We come to Church, we listen to the prayers, we go through the motions, and we love being here. But that’s the beginning of the journey. That’s the beginning. And for me, that was the beginning. And my tutor told me that because I was concerned, I had got that feeling.

I was coasting along in it, and I was really worried that I had running out of time to fill this work and do itt. He said, no, no, it’s quite natural. When you’ve been working hard for a long period of time or you’ve been attentive for a long period of time, you get a period where you drop off slightly and the slight little bit of lethargy sets in and you become complacent. And I think that’s true, certainly, of our reading this morning with the rich young man, he goes to Jesus and tells him on one need good teacher.

What do I need to do to inherit Salvation? And Jesus says to him, Why do you call me good? That’s an amazing statement? Only God is good. And I think that’s the point that that’s the whole point of it. We think that we are okay and everything is going along nicely.

Only God is good. And we looked at this young man and we see that, you know, he’s saying that he kept the Commandments and he’s on all that’s required of him, except for one thing, go and sell all your possessions and give to the poor. To me. This is Jesus in absolute top form, teaching mode. There is a big picture.

There he is teaching it’s a big picture about giving, giving of time, giving of yourself, giving of the things you have. The young man was content with telling Jesus that he kept all the Commandments. Clearly, if he had kept all the Commandments, there would be no room for the growth that Jesus was telling. It needed to happen. And that, I think, is where we are sometimes. We need to continue to realise that we need to grow.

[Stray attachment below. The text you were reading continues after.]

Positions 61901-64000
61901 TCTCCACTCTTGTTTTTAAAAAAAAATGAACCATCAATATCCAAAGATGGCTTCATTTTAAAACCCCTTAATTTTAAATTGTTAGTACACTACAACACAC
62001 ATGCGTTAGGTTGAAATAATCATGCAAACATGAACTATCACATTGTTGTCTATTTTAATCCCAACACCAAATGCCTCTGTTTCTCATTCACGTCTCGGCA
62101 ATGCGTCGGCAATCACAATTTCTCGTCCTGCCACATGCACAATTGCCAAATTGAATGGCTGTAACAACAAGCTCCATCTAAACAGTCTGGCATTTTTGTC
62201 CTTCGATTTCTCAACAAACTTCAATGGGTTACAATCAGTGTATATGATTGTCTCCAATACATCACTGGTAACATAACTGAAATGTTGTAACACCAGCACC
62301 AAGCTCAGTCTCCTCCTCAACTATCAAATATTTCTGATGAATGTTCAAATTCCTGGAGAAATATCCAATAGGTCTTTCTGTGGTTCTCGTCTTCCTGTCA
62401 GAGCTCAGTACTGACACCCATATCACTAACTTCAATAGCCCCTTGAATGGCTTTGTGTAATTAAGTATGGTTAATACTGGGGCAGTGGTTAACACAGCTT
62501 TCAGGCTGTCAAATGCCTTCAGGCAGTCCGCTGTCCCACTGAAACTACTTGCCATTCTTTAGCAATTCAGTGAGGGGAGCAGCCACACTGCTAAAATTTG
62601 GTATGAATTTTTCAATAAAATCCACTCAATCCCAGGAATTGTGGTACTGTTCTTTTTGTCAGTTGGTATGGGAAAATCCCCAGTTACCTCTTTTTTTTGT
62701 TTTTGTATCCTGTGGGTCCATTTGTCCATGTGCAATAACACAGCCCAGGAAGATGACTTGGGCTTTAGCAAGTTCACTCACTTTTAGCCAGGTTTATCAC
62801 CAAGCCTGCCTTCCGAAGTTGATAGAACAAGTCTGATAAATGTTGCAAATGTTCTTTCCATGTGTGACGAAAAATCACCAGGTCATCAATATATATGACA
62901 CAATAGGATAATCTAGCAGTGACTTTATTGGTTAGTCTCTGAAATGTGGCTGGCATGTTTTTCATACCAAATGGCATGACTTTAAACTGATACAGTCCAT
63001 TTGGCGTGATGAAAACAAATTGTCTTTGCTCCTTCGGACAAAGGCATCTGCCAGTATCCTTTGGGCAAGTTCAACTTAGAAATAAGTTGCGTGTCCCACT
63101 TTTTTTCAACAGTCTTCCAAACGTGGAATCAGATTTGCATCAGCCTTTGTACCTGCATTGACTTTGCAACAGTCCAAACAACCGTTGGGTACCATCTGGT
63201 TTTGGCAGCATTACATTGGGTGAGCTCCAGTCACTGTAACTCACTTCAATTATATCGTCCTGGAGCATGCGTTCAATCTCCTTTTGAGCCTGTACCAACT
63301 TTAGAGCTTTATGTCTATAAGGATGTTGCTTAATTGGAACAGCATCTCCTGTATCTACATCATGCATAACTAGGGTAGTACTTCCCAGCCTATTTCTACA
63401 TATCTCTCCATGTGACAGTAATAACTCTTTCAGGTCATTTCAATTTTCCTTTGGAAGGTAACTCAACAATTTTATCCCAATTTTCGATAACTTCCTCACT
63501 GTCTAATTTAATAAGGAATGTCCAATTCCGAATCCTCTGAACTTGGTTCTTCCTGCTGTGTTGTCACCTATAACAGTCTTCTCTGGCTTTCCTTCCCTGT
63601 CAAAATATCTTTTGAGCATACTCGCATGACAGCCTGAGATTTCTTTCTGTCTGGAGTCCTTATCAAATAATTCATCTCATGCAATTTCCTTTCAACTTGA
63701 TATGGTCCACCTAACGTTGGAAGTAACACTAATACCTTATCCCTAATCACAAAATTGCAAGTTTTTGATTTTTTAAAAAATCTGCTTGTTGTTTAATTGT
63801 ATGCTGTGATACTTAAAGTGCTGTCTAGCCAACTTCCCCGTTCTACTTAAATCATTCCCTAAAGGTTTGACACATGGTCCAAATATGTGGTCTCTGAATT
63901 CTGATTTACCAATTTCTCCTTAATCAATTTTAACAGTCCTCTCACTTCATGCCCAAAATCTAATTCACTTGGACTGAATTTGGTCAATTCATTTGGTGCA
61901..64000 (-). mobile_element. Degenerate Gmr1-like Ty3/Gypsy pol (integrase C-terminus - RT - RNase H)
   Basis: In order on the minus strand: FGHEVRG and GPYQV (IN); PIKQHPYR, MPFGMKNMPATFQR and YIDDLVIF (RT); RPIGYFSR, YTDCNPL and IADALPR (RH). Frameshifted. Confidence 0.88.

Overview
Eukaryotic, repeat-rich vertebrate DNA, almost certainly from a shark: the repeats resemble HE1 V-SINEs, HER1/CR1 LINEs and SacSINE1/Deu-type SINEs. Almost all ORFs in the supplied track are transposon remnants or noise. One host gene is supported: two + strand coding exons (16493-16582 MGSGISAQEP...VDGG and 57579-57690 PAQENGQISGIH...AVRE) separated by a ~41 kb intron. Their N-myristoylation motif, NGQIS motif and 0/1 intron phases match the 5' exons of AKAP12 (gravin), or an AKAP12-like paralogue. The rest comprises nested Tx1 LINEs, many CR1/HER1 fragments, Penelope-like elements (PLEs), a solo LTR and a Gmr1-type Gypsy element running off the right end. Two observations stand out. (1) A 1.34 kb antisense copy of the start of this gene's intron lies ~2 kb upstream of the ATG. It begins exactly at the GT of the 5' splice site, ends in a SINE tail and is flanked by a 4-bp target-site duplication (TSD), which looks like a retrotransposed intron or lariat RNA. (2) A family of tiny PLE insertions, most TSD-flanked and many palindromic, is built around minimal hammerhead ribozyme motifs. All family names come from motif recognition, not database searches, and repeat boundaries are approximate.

We need to do more because complacency sets in. It is a natural human thing. I do it all the time. And so we need to start thinking in the same way Father Matthew says every morning and when we do the prayers and when we do the he tells us the notices what’s going on in the Parish. Those are little reminders for us that these are the things which are going on that we need to be involved in.

And for myself, sometimes they really do touch home, and particularly with our Rosary mission. I fully intend to get on board with it and help out as much as I can. And I hope that that’s something that we can all do as well. But it is also about looking at what’s needed in our Church. It is a call.

It reminds us of the things that we need to do here, like helping with the teas and the coffees and everything else. I do know we’ve got people here who work very hard in our community and in our Church, but there are always very kindly I’d like to say, you know, please try and get on board with these things. Jesus was very gently he didn’t chastise when he told the young man it was very much a case of, you know, you’ve done all these things, that’s great. But there’s still this bit more that needs to be done.

And I think as we go away from here today, that’s something I’d like us to think about. Just what more can I do? What little things can I do, which will help with the community to express the love of God out there and certainly helping with the Rosary mission, helping and doing the teas and the coffees and cleaning at the Church, I know there are both here to do cleaning at the Church, but anybody who’s got any spare time, please come and ask the Father Matthew or myself. Hopefully, Father Mathew Casinos far more about it than I do. What else can I do? And I just like to to leave you with that. Amen.

Thank you.